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Self Employed? Consider Deducting a Sick Leave Credit From Your Taxes

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Feb. 18 2021, Updated 12:30 p.m. ET

Being self-employed or maintaining a side gig has never been easy. Since the start of the COVID-19 pandemic, it has been even more difficult. Remote freelancers and in-person workers alike have had their fair share of economic and logistical hurdles. During a time when working has been tricky, self-employed sick leave credit is a way to soften the blow on taxes owed.

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Here is what to know about the IRS sick leave credit, including who it applies to and where it stems from.

How the self-employed sick leave credit came to be

Sick and family leave tax credits for self-employed individuals came to fruition under the FFCRA (Families First Coronavirus Response Act).

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The FFCRA passed in March 2020. The act is full of benefits for traditionally employed people. However, due to the burdensome nature of the COVID-19 pandemic and the estimated 30 percent of self-employed and gig workers in the U.S., the government added self-employed benefits as well.

This is similar to the addition of unemployment benefits for self-employed individuals. In the past, unemployment only covered workers under a traditional employer.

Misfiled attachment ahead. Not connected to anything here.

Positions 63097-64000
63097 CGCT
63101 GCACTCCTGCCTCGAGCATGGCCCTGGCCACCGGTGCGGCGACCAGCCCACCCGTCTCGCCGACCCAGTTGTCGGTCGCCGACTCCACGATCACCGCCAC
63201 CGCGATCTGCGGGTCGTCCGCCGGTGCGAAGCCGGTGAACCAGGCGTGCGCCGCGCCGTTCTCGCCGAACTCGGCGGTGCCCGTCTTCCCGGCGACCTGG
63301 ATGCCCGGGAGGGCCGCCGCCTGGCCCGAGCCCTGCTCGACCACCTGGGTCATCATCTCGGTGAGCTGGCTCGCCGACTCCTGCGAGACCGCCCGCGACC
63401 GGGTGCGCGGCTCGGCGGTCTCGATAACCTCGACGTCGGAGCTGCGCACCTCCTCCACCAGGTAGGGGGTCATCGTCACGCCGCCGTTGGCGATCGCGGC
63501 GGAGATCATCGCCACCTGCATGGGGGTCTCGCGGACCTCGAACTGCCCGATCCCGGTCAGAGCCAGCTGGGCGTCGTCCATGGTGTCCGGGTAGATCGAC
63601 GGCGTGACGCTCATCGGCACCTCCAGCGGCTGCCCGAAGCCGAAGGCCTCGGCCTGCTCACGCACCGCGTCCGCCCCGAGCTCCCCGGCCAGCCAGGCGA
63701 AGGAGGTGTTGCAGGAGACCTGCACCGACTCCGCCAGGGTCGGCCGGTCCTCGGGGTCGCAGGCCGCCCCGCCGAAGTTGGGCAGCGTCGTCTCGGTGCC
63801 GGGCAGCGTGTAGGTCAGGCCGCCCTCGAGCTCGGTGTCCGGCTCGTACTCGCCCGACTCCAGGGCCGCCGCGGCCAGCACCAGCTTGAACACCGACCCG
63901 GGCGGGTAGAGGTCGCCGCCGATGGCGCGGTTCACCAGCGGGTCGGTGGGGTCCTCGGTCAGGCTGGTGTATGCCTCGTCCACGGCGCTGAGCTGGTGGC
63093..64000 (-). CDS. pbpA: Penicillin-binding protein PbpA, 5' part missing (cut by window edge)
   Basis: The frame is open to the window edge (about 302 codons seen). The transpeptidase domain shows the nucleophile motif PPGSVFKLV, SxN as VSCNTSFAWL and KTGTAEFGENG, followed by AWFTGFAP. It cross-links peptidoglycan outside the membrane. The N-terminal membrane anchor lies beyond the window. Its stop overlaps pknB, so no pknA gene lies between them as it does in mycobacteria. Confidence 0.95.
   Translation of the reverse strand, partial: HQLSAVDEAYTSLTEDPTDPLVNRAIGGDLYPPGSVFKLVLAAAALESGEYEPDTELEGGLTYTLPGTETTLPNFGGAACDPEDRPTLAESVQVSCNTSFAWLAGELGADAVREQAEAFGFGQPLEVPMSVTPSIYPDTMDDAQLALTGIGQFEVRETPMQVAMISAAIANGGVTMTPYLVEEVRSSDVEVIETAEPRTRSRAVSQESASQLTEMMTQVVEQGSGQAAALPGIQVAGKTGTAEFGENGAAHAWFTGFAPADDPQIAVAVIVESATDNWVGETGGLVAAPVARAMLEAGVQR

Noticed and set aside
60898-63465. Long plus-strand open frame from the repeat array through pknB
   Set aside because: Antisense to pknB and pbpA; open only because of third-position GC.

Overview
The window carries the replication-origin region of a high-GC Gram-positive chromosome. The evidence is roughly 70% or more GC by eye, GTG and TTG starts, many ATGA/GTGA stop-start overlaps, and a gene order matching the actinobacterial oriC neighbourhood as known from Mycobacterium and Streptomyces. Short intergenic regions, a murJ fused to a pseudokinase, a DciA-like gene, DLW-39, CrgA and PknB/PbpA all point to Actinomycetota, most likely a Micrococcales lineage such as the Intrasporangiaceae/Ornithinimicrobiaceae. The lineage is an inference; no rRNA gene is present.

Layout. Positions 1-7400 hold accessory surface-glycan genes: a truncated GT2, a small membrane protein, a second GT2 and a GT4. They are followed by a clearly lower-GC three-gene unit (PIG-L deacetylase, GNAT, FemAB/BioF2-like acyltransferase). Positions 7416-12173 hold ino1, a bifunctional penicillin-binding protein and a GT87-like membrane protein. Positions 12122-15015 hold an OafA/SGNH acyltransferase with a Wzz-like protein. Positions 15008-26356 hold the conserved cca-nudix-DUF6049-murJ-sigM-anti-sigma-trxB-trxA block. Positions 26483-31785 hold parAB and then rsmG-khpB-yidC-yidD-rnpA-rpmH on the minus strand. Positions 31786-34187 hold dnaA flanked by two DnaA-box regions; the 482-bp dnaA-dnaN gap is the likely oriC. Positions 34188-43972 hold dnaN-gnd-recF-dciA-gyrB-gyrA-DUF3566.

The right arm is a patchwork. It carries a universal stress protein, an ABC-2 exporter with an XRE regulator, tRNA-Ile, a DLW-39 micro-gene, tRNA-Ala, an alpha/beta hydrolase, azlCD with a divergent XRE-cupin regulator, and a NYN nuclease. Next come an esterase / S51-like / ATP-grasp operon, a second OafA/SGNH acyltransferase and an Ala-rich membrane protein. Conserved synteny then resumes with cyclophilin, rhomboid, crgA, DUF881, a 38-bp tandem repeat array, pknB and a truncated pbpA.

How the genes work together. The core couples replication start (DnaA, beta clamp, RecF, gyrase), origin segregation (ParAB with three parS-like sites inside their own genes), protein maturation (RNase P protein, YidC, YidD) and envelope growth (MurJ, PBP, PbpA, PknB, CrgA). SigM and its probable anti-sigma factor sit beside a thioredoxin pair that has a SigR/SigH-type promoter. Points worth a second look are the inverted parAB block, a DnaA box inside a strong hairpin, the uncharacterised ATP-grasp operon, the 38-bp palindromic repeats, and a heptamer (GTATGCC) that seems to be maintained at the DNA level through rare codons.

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Who can use the sick leave credit?

The FFCRA required employers to give full or partial payment to employees on sick or family leave during the latter nine months of 2020. However, self-employed individuals either pay themselves or get paid when they're working, which is where the tax credit comes into play.

Any self-employed individual who was sick during this time period and couldn't work (in person or remotely) can apply for the credit. Also, anyone who was caring for a sick family member during this time can do the same.

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Your income must be qualified as self-employed by the IRS, and you must be eligible to receive sick leave wages under the Emergency Paid Sick Leave Act. 

Caveats to know about the sick leave credit

For the leave to be legitimate under credit rules, the sick leave and family leave must have occurred between April 1 and December 31, 2020. The U.S. declared a public health emergency on Feb. 3, so this leaves out about three months of the COVID-19 pandemic in the U.S. 

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How to get the self-employed sick leave credit for your 2020 taxes

You can find the 2020 form 7202 on the IRS website. Maintain all documentation of your sick leave and use it to fill out the form. 

You can also estimate the credit calculation using the method laid out under point 61 on the IRS Special Issue for Employees page. 

The calculation ultimately depends on your personal income, how many days you weren't able to work, and the reason you weren't able to work. If you were sick and not able to work, you could receive as much as $511 per day for 10 days, which equates to a self-employed sick leave tax credit of $5,110. The value might decrease if you weren't able to work for less than 10 days, had a mild reason for not being able to work, or if you were caring for a family member.

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